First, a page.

We hopped back on the subway and rode it underwater between Kowloon and the main island of HK. We went in search of a big view up on the 43rd floor of the China Bank tower and boy was that cool. To fit 7 million people on such a tiny piece of land you are forced to build up and up and up and that is just what they have done. The island is one skyscraper after another smooshed together on the parts of the island that aren't too steep to build on. Between the skyscrapers and the hilly jungle, it is quite a site from above. What a place this is. One of the other cool features that allows so many people to get about is their above ground walkways. They have a whole system of walkyways for pedestrians so you don't have to cross a single street going to and from work and home. The walkways lead to the real pedestrian "highway" which is the worlds longest escalator. It is like an HOV lane in that it goes one way in the morning and another in the afternoon and transports roughly 30,000 people a day. Crazy! We rode it uphill and were probably on it for 15-20 minutes looking into window shops and scoping out dinner options for our walk down. We did have one minor sidtrack to a Ben & Jerry's that we spotted from the escalator but after trying their new Dulce Almond, delicious by the way, we were back on and still heading up.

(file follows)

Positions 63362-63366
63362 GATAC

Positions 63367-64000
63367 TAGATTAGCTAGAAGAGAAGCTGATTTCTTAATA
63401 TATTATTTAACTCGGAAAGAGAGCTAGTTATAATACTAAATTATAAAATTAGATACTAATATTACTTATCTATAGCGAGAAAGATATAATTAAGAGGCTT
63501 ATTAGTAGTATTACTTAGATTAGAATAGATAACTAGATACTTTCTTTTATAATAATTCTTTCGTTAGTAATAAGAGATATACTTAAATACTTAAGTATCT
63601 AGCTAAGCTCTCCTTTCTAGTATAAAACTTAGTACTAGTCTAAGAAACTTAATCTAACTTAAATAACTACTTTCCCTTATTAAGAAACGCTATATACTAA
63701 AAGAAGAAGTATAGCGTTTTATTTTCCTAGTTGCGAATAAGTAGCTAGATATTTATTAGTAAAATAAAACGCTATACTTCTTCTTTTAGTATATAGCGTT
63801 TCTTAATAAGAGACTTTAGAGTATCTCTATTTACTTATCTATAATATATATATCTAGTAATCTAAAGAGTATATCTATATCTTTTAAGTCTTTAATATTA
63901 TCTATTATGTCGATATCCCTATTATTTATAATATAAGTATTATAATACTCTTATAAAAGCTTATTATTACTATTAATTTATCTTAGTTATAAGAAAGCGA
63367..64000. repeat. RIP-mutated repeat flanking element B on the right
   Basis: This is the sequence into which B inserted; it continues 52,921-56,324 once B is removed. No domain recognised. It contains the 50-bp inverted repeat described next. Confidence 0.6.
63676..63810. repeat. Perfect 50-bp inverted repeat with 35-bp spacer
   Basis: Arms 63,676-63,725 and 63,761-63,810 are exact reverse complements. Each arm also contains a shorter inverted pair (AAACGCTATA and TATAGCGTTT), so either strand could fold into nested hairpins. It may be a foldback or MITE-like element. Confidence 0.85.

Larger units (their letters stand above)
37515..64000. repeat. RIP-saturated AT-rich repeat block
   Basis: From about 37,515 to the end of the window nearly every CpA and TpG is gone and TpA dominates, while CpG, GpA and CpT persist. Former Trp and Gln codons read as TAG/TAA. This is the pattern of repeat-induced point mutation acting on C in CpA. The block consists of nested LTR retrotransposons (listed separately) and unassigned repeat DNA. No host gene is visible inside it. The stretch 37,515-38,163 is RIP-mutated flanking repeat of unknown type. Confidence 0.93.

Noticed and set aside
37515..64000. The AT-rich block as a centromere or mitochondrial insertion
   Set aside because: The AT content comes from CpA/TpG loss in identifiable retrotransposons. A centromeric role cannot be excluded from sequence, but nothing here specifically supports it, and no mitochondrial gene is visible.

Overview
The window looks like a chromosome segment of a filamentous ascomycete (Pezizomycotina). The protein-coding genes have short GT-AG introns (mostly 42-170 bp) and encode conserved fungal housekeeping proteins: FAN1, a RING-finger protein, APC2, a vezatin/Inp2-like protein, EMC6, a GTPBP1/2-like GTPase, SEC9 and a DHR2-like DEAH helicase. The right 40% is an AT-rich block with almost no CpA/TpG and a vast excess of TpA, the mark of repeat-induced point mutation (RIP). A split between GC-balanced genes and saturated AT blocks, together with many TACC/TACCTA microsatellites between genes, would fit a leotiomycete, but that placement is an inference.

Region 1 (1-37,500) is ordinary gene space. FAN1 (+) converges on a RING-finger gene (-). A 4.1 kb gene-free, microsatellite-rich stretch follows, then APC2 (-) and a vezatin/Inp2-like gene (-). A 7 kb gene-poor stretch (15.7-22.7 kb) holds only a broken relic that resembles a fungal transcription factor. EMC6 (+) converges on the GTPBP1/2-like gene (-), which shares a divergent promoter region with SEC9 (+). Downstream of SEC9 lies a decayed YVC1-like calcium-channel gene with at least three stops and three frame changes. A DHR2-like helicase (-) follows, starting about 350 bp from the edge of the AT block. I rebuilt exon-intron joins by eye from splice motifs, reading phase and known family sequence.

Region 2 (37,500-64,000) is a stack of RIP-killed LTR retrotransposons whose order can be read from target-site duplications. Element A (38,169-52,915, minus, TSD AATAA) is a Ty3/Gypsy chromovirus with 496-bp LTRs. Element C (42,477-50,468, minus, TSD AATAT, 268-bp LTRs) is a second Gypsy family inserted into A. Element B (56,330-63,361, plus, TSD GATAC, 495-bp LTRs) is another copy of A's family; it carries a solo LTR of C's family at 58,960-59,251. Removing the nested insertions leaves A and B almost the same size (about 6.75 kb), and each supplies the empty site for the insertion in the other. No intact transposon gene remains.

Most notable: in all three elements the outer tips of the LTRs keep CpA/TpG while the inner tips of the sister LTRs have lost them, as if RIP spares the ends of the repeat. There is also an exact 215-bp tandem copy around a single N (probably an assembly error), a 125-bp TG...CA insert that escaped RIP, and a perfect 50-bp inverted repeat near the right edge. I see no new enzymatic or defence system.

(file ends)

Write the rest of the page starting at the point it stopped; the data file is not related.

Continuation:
After finding our way back down we joined the throngs of people enjoying happy hour on a Friday afternoon. In the area we were in you could have been in any city back home. There were far more Westerneres than Chinese, and the restaurants ranged from Mexiacan to Italian to Greek to almost anything but Chinese. It was really something else. Another reason we guessed China would be a bit different.

We ended the night on the ferry from the main island back to Kowloon with the light show going on both sides of us. Buildings shine, blink and flash for 10 minutes each night after dark. It was almost too smoggy to see from one side to the other but the lights broke through the smog enough for us to get a good show. Pretty cool stuff.

The next day we decided to escape the tall buildings and took a ferry to one of the outer islands. Very few people live out here and even though we were still very close to the main island, we couldn't see it because the smog was so thick. Our escape plan had worked better than we thought. We walked along the sandy beach and continued on a path that led us up. For the first time in a while it felt like we were in Coloraod again; it was hot and dry but we savored it knowing this would be our last day for a little while. As we sweat our way up the hill we got a better view of HK Disney Land but that was about it. The island was far from developed unlike its neighbors and was one dry deserty hill that looked nothing like the jungles of HK we had seen yesterday.

We had both remembered our 12 hour layover in HK fondly and now we rememberd why. It is a very easy place to be which surely is the draw for all the other Westerners we saw who live and work here, beaches are no more than a 40 minute ferry ride away, the only traffic is that of other people, and there are plenty of big green open space to enjoy ouside of the huge highrises. Definately a unique place that we will likely come back to but they need to do something about the smog for sure. Now off to the real deal. China.

Here are some pictures to enjoy:

https://picasaweb.google.com/ttitus23/HongKong#

T&V